Grandma to the Rescue! 9 Ingredients to Have on Hand


We interrupt the regular insanity that is my working-mom life for a visit from Grandma! My mother is in town, taking care of my little one and generally making life much easier for me. She was a working mom, too. And yet she managed to put a tasty meal on the table each night. Of course, it helped that she was a teacher and got home around 4 p.m. each day (unless she had a faculty meeting). But still. I know she was probably tired and often didn’t feel like cooking.

So how’d she do it? Well, for starters, she tells me she always kept the pantry stocked. Plus, my grandfather had a steer slaughtered for us each Christmas, so we had a freezer packed with fresh, corn fed beef. These days, most of us aren’t that lucky. But we can still whip up something good if we’ve got the right stuff on hand. Here’s Grandma’s ingredients to have on hand for quick and easy meals.

(Note: This list will tell you all you need to know about where I grew up. Midwestern comfort food? A-yup.)

  • Ground beef. That one speaks for itself, I think.
  • Onions. No one in my family ever cooks anything without onions. Except dessert.
  • Tomato soup and cream of mushroom soup. Pour cream of mushroom soup over breaded porkchops and bake for a couple of hours. For a delicious stew, pour tomato soup over browned hamburger, some chopped onions and a can of drained mixed vegetables. Bake until bubbly, then put refrigerated biscuits on top and bake until biscuits are brown.
  • Speaking of refrigerator biscuits, never be without them. You can make mini pizzas, pigs in the blanket (wrap the biscuits around breakfast sausage)—even donuts. Just cut in squares, deep fat fry and shake them in cinnamon sugar.
  • Frozen veggies. Serve as a side or use in soups and casseroles.
  • Macaroni and noodles. Use the macaroni in goulash and mac and cheese, and the noodles for stroganoff and casseroles. (See below)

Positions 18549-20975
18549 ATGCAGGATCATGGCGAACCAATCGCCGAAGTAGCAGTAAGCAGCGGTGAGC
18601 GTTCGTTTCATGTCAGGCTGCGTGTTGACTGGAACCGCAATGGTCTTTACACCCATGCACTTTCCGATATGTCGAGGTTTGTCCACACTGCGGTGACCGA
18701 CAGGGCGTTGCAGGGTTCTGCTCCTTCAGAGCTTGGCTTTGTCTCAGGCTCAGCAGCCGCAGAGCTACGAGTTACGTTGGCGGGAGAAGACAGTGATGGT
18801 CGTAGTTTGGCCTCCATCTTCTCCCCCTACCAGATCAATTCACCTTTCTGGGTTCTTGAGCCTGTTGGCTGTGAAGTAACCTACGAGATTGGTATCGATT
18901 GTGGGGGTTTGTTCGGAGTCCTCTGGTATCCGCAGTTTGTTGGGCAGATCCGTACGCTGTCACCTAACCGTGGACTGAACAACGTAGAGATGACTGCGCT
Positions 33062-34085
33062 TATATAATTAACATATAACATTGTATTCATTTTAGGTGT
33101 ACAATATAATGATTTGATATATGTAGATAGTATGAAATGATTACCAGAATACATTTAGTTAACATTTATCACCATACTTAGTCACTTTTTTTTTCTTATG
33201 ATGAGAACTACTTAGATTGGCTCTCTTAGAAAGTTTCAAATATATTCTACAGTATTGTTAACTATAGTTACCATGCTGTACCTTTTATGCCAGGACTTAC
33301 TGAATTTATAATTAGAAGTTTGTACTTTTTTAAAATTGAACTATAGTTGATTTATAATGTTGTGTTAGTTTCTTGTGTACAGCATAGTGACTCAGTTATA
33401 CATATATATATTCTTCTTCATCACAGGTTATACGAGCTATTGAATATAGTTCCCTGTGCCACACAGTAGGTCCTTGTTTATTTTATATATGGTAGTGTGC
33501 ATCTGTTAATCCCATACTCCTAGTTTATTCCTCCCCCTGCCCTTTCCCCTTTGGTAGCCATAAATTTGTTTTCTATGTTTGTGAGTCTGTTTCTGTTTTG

• Canned tuna. Tuna salad, tuna patties, and—of course—tuna casserole. Now I know people joke about tuna casserole, but this isn’t Julie’s recipe from “Welcome Back Kotter.” No no no. Mix tuna, cream of mushroom soup, onions, frozen peas and shredded cheddar cheese with noodles and a little milk. Sprinkle on crushed potato chips and bake until bubbly. Yum!
  • Lipton onion soup mix. Stir into sour cream for a delicious dip. Or sprinkle on a chuck roast that has been smeared in cream of mushroom soup, and then wrap tightly in foil before sticking in the oven.
  • Cheddar cheese. Sprinkle it on top of everything. Along with those crushed potato chips, of course.

What did we learn from Mom? You can always whip up something good for dinner if you have something to work with. Here are 9 ingredients to have on hand.

Some of our favorite Grandma-inspired recipes

  • Grandma K’s Goetta Recipe: A Cincinnati specialty, goetta is a tasty mixture of beef, pork sausage, oats, onions and spices—sizzled up in a pan.
  • Grandma’s Spinach Casserole: Susan’s grandmother always used to make her spinach casserole for family dinners, and everyone marveled at how it actually made them like spinach.
  • Healthy Comfort Food Recipes: Great list of tips, cookbooks, and healthy comfort food recipes that make any cold day more bearable.

9 thoughts on “Grandma to the Rescue! 9 Ingredients to Have on Hand

  1. Ahh, back in the days before Trans Fat. 😛

  2. Hey, laptop, my mom is from Iowa, too!

  3. Hey, your slaughtered steer reminded me of something… do you buy your meat from a butcher or from the supermarket? I always thought buying from a butcher is more expensive, but my mother-in-law was saying it was a lot more afforable than purchasing meat at your chain grocery store. And, of course, the meat is better quality.
    I guess you need the freezer room.

  4. I buy mine from the supermarket. I know you didn’t ask me, but I’m answering.

    Anyway–I’m not even sure where I’d find a butcher? Sam? Are you out there?

  5. Well, a meat market, I mean. There’s a couple family-owned ones near me.

  6. Sara again – I’m too lazy to log in with my WMAG account…

    I buy from the supermarket but when my husband is cooking one of his fancy dinners, he goes to the butcher. We also like to shop at Findlay Market.

    But yeah… the slaughtered steer. We had a huge freezer in our basement packed with meat. My friends thought roast beef was a huge treat, but I thought it was no big deal since we had it every Sunday!

  7. Are the Findlay Market guys considered butchers? If so, I buy butchered meat all the time! I didn’t notice it was much cheaper though…

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